Einstein’s famous equation shows that an object’s energy is equal to its mass multiplied by the speed of light squared. This means that if you add energy, you also add mass – so as the Flash speeds up, he gets heavier.
Speed limits The Flash is fast, but physics prevents him from breaking through the speed of light
Acceleration You need to add energy if you want a particle with mass to accelerate.
More energy The more massive a particle is, the more energy is needed to accelerate it.
Magneto has control of the electromagnetic force, one of the four fundamental forces in physics
Magnetic powers Magneto is a Marvel mutant with magnetic powers, but he does more than just manipulate iron. He can levitate, read minds, and control various types of technology. If Magneto has control of magnetism, he must also have control of electricity; they are both the result of electromagnetic forces, produced by the interaction between charged particles. By manipulating magnetic fields, Magneto would have no trouble lifting metal objects into the air, and even organic life forms would be possible. Water molecules are diamagnetic, which means that when a magnetic field is applied, water tries to oppose it, by creating an induced magnetic field in the opposite direction. Diamagnetism is very weak, but with a strong enough magnet, this property can be used in real labs to levitate frogs.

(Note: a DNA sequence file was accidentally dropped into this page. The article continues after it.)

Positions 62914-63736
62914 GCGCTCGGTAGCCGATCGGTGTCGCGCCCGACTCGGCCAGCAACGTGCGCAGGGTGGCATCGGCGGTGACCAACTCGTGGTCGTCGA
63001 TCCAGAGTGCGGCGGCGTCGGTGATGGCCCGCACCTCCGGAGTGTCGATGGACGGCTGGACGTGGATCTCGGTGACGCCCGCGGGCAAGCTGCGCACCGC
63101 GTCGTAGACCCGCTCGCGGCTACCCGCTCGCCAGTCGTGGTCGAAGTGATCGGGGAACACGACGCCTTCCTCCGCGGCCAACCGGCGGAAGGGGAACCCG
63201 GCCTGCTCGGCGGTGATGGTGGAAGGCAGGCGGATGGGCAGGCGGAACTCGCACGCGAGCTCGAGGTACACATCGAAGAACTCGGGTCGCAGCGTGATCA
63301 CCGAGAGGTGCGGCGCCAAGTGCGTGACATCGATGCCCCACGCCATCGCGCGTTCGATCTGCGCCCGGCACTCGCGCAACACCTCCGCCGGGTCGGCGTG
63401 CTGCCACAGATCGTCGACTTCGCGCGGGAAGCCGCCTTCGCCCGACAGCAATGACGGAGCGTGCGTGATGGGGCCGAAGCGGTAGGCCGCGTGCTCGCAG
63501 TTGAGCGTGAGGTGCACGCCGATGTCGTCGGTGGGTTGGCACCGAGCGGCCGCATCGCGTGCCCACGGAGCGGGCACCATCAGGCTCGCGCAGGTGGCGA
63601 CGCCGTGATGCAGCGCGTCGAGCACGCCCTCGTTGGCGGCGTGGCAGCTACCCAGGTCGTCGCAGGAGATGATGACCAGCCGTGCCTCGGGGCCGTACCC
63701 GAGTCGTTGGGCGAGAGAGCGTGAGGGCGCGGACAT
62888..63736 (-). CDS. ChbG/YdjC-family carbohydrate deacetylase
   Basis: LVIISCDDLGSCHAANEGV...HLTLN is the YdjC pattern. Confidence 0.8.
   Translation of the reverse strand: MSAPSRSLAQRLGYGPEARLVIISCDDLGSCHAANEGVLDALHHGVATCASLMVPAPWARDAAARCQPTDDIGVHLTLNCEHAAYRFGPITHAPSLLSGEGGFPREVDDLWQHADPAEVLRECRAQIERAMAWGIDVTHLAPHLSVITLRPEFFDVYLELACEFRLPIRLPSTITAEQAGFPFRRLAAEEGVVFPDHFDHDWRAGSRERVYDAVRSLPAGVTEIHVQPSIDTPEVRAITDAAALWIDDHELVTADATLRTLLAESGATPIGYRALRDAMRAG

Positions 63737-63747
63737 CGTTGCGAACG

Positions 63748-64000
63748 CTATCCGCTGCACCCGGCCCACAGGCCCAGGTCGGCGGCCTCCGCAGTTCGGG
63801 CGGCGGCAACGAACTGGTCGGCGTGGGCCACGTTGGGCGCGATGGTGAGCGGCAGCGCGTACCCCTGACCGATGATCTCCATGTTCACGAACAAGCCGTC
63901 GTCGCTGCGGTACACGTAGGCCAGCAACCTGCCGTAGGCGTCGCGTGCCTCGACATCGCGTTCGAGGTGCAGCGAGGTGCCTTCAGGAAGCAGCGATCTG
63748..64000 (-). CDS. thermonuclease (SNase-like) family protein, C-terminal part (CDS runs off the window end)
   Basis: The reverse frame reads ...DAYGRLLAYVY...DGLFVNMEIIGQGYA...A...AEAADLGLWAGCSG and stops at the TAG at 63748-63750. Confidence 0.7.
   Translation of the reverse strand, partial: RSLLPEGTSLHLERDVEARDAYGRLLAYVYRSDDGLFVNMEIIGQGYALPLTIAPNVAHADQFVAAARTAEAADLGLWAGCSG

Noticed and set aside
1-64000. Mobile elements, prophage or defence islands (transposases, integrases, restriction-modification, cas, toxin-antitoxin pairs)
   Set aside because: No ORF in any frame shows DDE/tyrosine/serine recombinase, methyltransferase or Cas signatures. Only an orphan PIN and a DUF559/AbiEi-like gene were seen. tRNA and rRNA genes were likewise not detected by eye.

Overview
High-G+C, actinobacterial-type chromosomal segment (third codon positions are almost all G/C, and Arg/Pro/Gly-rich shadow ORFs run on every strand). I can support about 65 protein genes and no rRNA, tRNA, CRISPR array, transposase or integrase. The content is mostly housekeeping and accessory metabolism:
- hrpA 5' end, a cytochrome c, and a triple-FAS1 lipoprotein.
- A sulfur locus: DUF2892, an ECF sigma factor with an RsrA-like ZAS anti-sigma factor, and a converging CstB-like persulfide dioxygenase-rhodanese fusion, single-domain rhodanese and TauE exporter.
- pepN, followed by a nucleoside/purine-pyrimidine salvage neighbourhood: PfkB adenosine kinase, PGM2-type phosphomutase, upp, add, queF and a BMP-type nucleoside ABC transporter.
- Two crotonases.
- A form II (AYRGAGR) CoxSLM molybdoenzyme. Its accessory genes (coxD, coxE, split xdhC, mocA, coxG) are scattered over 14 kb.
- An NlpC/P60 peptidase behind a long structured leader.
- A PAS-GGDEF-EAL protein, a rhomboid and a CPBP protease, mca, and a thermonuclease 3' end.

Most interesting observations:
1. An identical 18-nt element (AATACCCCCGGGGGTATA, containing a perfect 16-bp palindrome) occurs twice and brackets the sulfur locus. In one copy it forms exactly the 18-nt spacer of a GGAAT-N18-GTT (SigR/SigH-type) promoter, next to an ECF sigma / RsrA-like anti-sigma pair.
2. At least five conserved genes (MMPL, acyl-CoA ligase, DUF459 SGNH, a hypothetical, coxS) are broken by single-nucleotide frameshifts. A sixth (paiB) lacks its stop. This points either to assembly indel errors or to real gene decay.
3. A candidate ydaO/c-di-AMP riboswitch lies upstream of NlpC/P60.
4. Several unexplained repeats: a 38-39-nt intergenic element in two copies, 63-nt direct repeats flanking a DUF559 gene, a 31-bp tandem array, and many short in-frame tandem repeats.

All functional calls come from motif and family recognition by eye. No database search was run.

Infinite energy As a particle approaches the speed of light, it becomes infinitely more massive, and requires an infinite amount of energy to carry on accelerating.
Speed limit Mass-less particles, like photons, move at the fastest possible speed: the speed of light.